Methimazole Tablets

Methimazole is a medication that treats hyperthyroidism, or high thyroid levels in your body. It decreases the amount of thyroid hormone your body makes. Brand names of this medication are Northyx® and Tapazole®.

What is this medication?

METHIMAZOLE (meth IM a zole) treats high thyroid levels (hyperthyroidism) in your body. It works by decreasing the amount of thyroid hormone your body makes.

This medicine may be used for other purposes; ask your health care provider or pharmacist if you have questions.

COMMON BRAND NAME(S): Northyx, Tapazole

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What should I tell my care team before I take this medication?

They need to know if you have any of these conditions:

  • Liver disease
  • Low blood counts, like low white cell counts
  • An unusual or allergic reaction to methimazole, other medications, foods, dyes, or preservatives
  • Pregnant or trying to get pregnant
  • Breast-feeding

How should I use this medication?

Take this medication by mouth with a glass of water. Follow the directions on the prescription label. You can take this medication with or without food. However, you should always take it the same way to make sure the effects are the same. Take your doses at regular intervals. Do not take your medication more often than directed. Do not stop taking this medication except on the advice of your care team.

Talk to your care team about the use of this medication in children. Special care may be needed. While this medication may be prescribed for children for selected conditions, precautions do apply.

Overdosage: If you think you have taken too much of this medicine contact a poison control center or emergency room at once.

NOTE: This medicine is only for you. Do not share this medicine with others.

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What if I miss a dose?

If you miss a dose, take it as soon as you can. If it is almost time for your next dose, take only that dose. Do not take double or extra doses.

What may interact with this medication?

  • Aminophylline
  • Certain medications for high blood pressure, heart disease, irregular heartbeat like metoprolol and propranolol
  • Digoxin
  • Theophylline
  • Warfarin

This list may not describe all possible interactions. Give your health care provider a list of all the medicines, herbs, non-prescription drugs, or dietary supplements you use. Also tell them if you smoke, drink alcohol, or use illegal drugs. Some items may interact with your medicine.

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What should I watch for while using this medication?

Visit your care team for regular checks on your progress. Tell your care team if your symptoms do not start to get better or if they get worse. It may take time for your condition to improve. You will need tests to check your blood counts and to make sure your body is making the right amount of thyroid hormone.

Call your care team for advice if you get a fever, chills or sore throat. Do not treat yourself.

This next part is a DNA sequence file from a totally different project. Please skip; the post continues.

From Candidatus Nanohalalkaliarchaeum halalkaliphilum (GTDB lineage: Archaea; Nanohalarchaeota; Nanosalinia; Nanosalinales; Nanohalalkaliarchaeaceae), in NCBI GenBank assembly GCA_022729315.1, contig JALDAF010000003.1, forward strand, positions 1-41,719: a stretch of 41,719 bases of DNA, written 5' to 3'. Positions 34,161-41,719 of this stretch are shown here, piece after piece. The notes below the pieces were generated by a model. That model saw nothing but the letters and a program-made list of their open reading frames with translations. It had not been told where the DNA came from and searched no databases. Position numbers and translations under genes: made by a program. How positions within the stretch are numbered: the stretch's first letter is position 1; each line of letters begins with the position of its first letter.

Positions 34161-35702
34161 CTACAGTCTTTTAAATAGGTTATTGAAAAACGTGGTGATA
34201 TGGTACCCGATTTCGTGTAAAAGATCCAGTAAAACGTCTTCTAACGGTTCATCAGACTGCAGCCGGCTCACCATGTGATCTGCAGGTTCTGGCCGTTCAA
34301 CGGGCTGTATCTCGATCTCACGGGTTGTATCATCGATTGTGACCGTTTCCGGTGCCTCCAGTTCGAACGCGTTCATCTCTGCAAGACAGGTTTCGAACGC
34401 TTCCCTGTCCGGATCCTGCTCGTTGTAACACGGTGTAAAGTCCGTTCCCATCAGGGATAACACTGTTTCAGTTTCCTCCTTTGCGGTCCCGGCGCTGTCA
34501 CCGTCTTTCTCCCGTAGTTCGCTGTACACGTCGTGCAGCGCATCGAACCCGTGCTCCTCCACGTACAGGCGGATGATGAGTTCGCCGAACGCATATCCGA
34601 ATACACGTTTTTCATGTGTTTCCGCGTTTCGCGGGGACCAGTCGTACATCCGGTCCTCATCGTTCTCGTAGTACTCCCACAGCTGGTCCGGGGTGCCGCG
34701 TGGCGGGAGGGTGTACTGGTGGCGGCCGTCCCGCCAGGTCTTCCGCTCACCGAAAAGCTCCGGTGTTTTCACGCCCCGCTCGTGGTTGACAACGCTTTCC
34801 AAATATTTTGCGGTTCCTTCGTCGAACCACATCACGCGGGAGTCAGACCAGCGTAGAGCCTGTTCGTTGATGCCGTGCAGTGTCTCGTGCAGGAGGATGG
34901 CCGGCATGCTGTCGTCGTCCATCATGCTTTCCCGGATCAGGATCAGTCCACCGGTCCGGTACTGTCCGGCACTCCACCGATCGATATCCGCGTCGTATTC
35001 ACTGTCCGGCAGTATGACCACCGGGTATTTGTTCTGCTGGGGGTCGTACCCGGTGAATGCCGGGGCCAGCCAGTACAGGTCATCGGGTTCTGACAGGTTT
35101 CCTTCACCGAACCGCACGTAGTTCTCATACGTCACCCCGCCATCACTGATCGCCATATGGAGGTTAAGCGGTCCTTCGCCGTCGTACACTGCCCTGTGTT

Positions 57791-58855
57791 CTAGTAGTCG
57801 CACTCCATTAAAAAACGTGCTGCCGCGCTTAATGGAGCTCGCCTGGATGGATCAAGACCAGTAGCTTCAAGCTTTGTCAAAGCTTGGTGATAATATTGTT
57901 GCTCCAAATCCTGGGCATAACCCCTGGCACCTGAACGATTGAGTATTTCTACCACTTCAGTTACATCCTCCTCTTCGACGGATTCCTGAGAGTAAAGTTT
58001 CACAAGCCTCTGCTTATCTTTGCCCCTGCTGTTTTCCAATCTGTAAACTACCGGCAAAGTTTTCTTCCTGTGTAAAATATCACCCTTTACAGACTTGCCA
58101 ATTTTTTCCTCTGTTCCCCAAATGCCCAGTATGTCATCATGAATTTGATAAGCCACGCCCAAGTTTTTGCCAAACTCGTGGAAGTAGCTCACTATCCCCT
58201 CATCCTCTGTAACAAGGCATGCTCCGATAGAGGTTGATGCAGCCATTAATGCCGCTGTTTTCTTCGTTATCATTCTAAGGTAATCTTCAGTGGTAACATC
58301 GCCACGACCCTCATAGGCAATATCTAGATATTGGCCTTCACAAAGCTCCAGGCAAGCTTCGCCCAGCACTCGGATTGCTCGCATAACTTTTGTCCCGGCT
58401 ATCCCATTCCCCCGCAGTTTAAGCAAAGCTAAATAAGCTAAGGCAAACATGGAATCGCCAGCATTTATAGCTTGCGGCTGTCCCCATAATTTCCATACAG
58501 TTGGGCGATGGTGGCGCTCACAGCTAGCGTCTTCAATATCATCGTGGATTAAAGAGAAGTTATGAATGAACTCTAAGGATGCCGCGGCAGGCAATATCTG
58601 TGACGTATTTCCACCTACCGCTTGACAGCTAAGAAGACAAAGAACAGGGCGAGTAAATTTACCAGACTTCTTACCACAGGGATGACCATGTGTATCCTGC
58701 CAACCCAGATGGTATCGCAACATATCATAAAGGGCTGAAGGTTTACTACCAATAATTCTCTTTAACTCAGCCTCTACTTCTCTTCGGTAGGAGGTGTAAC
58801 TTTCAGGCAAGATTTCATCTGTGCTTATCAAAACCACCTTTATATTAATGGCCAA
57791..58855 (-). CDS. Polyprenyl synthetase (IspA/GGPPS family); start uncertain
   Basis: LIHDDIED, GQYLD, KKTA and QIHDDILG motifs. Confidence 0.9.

Women should inform their care team if they wish to become pregnant or think they might be pregnant. There is a potential for serious side effects to an unborn child. Talk to your care team for more information.

If you are going to need surgery or other procedure, tell your care team that you are using this medication.

What side effects may I notice from receiving this medication?

Side effects that you should report to your care team as soon as possible:

  • Allergic reactions—skin rash, itching, hives, swelling of the face, lips, tongue, or throat
  • Infection—fever, chills, cough, or sore throat
  • Liver injury—right upper belly pain, loss of appetite, nausea, light-colored stool, dark yellow or brown urine, yellowing skin or eyes, unusual weakness or fatigue
  • Low thyroid levels (hypothyroidism)—unusual weakness or fatigue, increased sensitivity to cold, constipation, hair loss, dry skin, weight gain, feelings of depression
  • Unusual weakness or fatigue, fever, headache, skin rash, muscle or joint pain, loss of appetite, pain, tingling, or numbness in the hands or feet

Side effects that usually do not require medical attention (report to your care team if they continue or are bothersome):

  • Change in taste
  • Dizziness
  • Hair loss
  • Headache
  • Nausea
  • Upset stomach

This list may not describe all possible side effects. Call your doctor for medical advice about side effects. You may report side effects to FDA at 1-800-FDA-1088.

Where should I keep my medication?

Keep out of the reach of children.

Store at room temperature between 20 and 25 degrees C (68 and 77 degrees F). Keep tightly closed. Protect from light. Throw away any unused medication after the expiration date.

NOTE: This sheet is a summary. It may not cover all possible information. If you have questions about this medicine, talk to your doctor, pharmacist, or health care provider.

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Note: Introduction and Additional Common Questions written and medically approved by Cleveland Clinic professionals.

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